Lionel Robbins on the Principles of Economic Analysis: The 1930s Lectures

1st Edition

Lionel Robbins, Susan Howson

Routledge
Published February 8, 2018
Reference - 340 Pages - 123 B/W Illustrations
ISBN 9781138654198 - CAT# Y229055
Series: Routledge Studies in the History of Economics

USD$160.00

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Summary

Lionel Robbins (1898–1984) is best known to economists for his Essay on the Nature and Significance of Economic Science (1932 and 1935). To the wider public he is well known for the 'Robbins Report' of the 1960s on Higher Education, which recommended a major expansion of university education in Britain. However, throughout his academic career – at Oxford and the London School of Economics in the 1920s, and as Professor of Economics at the School from 1929 to 1961 – he was renowned as an exceptionally gifted teacher. Generations of students remember his lectures for their clarity and comprehensiveness and for his infectious enthusiasm for his subject.

Besides his famous graduate seminar his most important and influential courses at LSE were the Principles of Economic Analysis, which he gave in the 1930s and again in the late 1940s and 1950s, as well as the History of Economic Thought, from 1953 until long after his official retirement. This book publishes for the first time the manuscript notes Robbins used for his lectures on the Principles of Economic Analysis from 1929/30 to 1934/40. At the outset of his career he took the advice of a senior colleague to prepare his lectures by writing them out fully before he presented them; the full notes for most of his pre-war lectures survive and are eminently decipherable.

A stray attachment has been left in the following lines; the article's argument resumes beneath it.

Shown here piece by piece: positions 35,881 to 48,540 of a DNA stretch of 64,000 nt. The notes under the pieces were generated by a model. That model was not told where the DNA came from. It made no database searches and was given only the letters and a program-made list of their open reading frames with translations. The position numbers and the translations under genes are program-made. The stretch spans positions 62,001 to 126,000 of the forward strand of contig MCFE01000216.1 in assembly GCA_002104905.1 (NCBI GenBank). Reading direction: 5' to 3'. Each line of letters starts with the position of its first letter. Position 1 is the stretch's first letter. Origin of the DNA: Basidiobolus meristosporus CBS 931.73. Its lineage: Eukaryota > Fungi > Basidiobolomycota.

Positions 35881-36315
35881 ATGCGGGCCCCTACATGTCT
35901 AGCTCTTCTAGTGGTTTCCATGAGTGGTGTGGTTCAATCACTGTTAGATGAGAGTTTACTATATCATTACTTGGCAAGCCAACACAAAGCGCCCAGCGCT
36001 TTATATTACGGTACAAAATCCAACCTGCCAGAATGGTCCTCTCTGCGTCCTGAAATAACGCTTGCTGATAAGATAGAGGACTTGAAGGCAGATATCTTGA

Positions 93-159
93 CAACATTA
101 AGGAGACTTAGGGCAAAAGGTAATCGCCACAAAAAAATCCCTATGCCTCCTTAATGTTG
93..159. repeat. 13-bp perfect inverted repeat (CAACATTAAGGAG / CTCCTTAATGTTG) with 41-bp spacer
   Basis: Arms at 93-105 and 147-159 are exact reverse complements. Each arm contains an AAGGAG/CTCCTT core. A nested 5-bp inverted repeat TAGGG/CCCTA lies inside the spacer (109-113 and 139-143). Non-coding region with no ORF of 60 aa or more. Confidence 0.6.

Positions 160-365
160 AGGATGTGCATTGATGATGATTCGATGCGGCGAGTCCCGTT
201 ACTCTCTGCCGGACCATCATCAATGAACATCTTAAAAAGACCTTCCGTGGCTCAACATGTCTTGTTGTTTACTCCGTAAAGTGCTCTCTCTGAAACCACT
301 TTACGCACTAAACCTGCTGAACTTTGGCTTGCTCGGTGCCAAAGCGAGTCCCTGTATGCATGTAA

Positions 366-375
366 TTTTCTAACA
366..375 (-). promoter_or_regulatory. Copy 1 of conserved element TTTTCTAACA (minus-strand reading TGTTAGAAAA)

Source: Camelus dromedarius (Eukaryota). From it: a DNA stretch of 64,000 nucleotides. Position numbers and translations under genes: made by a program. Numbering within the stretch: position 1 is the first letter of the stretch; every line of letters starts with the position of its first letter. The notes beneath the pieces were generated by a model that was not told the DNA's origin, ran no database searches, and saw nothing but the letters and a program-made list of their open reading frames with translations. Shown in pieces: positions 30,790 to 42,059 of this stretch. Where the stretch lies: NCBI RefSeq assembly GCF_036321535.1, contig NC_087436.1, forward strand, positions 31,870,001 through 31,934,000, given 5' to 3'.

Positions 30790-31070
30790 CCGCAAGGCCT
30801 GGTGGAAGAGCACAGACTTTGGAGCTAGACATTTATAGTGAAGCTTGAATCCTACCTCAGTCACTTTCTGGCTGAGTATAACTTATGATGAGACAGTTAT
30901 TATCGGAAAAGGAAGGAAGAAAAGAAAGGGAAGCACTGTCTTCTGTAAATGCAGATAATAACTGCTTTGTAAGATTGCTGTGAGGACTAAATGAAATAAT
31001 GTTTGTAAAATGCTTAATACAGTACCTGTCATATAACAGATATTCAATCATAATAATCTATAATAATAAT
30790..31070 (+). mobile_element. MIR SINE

Since he made two major revisions of the lectures in the 1930s the Principles notes show both the development of his own thought and the way he incorporated the major theoretical innovations made by younger economists at LSE, such as John Hicks and Nicholas Kaldor, or elsewhere, notably Joan Robinson. He intended to turn his lecture notes into a book, abandoning the project only when he was asked to chair the Committee on Higher Education in 1960. This volume is not exactly the book he wanted to write, but it is a unique record of what was taught to senior undergraduate and graduate economists in those 'years of high theory'. It will be of interest to all economists interested in the development of economics in the twentieth century. 

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